Much has been speculated about a launch of a possible Giant Observation Wheel in Hong Kong since Hong Kong’s Lands Department awarded a three-year contract to Swiss AEX in May 2013. Hong Kong’s Central Waterfront has been undergoing substantial redevelopment in recent years including the Central – Wan Chai Bypass as well as a New Central Waterfront Promenade. Plans for adding a new sightseeing attraction have been long in the pipeline for this area.
Hong Kong’s Lands Department felt the Central Waterfront promenade has been lacking of tourist attractions and could need additional sightseeing attractions. Since other metropolitan cities such as London, New York, Singapore or Dubai already have an Observation Wheel, it allowed the successful bidder Swiss AEX to operate an observation wheel.
However, there has not been much activity on the project site which is about 9,620 square meters in size and has a monthly leasing rate of HK$ 850,000 since may 2013. At the end of March 2014 we noticed the first signs that there might be new attraction coming to town. Banners reading the sponsor’s name as well as “Hong Kong Observation Wheel” have been brought up around the project site. On May 6, 2014, we noticed the first signs of construction. Cranes, materials and trucks have been allocated to the Hong Kong Observation Wheel project site.
At present, the whole Hong Kong Observation Wheel project is surrounded in silence and mystery. In the past, different countries have been competing who will have the largest or highest Ferris Wheel in the world. At the moment it seems that Hong Kong will not participate in this competition. The only information about Hong Kong’s Observation Wheel, which has been released, is that the wheel’s diameter would not be less than 50 meters.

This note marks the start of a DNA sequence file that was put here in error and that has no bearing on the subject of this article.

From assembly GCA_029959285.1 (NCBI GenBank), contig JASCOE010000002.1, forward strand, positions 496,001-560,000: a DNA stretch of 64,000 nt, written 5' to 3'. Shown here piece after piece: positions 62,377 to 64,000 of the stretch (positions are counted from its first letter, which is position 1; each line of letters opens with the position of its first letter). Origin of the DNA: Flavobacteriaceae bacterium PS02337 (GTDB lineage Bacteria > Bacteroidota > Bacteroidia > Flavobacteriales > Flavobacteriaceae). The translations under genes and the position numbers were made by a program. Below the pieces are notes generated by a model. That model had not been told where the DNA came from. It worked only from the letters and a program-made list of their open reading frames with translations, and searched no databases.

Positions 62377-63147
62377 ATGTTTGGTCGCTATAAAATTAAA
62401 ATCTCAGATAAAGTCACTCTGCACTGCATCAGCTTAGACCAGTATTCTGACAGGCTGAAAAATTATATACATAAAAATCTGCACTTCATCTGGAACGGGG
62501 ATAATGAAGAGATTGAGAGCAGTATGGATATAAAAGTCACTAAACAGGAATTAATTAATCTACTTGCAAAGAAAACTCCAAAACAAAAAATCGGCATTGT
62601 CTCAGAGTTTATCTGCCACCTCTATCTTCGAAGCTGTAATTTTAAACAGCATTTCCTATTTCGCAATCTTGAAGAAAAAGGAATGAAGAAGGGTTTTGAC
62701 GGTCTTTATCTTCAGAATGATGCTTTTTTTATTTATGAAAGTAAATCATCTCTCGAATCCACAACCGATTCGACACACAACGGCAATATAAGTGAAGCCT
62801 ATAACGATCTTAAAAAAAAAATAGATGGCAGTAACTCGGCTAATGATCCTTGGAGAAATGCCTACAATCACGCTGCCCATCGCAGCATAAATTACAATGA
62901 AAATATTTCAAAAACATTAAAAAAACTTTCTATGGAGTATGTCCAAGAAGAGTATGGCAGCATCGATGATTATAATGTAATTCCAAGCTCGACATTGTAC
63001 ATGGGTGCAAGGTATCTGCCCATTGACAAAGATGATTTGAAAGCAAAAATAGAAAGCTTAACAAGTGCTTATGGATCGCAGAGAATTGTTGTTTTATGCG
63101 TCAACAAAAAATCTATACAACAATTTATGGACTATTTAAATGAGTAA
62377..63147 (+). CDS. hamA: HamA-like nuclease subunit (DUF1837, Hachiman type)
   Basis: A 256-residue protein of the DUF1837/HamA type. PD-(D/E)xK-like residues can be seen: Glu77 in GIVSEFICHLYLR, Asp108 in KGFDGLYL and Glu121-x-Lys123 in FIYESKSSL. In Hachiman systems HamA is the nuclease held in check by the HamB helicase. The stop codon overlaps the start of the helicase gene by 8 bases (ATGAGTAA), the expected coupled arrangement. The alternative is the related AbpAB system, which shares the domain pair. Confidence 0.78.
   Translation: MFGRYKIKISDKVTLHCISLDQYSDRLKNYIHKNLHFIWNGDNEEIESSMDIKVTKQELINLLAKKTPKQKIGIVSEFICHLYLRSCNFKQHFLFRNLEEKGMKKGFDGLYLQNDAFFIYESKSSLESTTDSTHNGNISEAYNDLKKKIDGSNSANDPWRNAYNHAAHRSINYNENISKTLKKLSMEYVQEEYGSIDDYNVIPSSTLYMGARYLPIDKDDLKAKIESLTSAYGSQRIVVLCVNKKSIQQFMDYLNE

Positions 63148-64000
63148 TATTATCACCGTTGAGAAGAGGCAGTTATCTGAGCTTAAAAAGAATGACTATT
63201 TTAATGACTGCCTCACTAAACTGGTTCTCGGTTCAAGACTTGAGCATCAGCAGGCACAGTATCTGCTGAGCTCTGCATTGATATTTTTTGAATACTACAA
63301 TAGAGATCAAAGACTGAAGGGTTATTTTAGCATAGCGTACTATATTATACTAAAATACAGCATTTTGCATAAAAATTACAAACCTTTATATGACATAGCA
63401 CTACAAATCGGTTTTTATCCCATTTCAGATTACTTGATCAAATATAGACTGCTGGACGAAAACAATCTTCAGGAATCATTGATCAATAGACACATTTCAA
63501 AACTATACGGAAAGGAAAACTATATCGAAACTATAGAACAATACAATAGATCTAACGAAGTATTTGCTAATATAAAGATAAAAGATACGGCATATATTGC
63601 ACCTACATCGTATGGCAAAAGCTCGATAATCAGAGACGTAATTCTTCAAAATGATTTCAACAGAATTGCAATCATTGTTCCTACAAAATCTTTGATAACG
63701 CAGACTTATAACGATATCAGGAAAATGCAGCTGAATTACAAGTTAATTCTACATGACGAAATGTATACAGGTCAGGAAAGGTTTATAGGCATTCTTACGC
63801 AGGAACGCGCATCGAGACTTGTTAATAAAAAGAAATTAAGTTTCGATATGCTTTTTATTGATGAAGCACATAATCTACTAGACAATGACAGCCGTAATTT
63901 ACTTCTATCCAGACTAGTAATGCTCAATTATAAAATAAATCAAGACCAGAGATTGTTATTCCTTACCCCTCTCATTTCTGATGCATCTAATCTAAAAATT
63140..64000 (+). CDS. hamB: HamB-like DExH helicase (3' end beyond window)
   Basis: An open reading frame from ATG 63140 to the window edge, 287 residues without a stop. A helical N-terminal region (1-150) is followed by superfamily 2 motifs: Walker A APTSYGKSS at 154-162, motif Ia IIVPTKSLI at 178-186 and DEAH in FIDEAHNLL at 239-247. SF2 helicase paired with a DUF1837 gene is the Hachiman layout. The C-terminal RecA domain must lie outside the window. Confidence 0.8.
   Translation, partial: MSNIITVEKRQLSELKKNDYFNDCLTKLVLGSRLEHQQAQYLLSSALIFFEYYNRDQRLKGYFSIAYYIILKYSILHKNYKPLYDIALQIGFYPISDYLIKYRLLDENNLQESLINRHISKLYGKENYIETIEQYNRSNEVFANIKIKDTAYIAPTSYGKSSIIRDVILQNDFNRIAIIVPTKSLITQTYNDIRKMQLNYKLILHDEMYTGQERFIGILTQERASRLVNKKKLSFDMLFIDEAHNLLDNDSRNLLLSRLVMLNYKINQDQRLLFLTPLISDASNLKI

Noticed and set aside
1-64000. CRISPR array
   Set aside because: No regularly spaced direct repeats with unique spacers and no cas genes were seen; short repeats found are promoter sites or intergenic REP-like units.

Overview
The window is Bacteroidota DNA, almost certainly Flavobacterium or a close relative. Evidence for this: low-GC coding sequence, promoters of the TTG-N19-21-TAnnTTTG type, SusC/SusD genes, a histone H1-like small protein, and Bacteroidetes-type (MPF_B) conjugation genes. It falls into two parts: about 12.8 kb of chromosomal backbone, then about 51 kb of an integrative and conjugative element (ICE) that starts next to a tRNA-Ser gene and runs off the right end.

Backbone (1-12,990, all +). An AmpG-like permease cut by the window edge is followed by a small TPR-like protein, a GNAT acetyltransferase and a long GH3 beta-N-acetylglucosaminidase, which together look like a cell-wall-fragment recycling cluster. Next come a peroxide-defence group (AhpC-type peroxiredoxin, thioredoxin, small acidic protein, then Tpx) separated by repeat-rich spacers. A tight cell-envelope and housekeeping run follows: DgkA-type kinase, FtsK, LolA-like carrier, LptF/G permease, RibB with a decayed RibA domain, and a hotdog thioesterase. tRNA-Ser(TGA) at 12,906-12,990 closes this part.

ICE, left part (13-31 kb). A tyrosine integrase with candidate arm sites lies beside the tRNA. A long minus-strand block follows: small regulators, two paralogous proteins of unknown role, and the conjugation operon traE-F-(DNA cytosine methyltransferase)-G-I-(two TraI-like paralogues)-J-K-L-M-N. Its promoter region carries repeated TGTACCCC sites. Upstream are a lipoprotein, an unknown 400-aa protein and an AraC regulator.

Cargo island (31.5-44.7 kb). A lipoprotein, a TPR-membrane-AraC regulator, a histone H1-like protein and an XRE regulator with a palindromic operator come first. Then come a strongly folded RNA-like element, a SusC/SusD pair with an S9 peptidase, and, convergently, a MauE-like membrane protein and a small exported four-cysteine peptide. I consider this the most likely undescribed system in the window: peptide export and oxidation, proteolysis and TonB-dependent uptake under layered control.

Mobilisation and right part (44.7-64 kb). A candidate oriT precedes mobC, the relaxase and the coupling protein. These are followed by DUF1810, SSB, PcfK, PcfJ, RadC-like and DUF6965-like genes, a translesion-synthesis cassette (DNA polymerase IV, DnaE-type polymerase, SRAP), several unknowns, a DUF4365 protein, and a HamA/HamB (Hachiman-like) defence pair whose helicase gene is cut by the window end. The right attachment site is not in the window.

Questions about profitability, prediction of the final size of the observation wheel, opening, pricing structure as well as the question if Hong Kong really needs this kind of attraction leave much room for discussion and speculation. Not only because there are plenty of other excellent sightseeing spots high above the city including The Peak, Sky Terrace 428 and Sky100 Observation Deck), but also many skyscrapers along Victoria Harbour, even close by the Observation Wheel construction site, also provide observation floors (e.g. Bank of China Tower), rooftop bars (e.g. Sevva Bar), or rooftop garden (e.g. IFC Tower Two) from where tourists can enjoy the fantastic views.
In addition, the non-existent flow of information from the proposed operator of the Hong Kong Observation Wheel project leaves a slight taste of bitterness adding and fueling the mystery of possible Hong Kong Observation Wheel.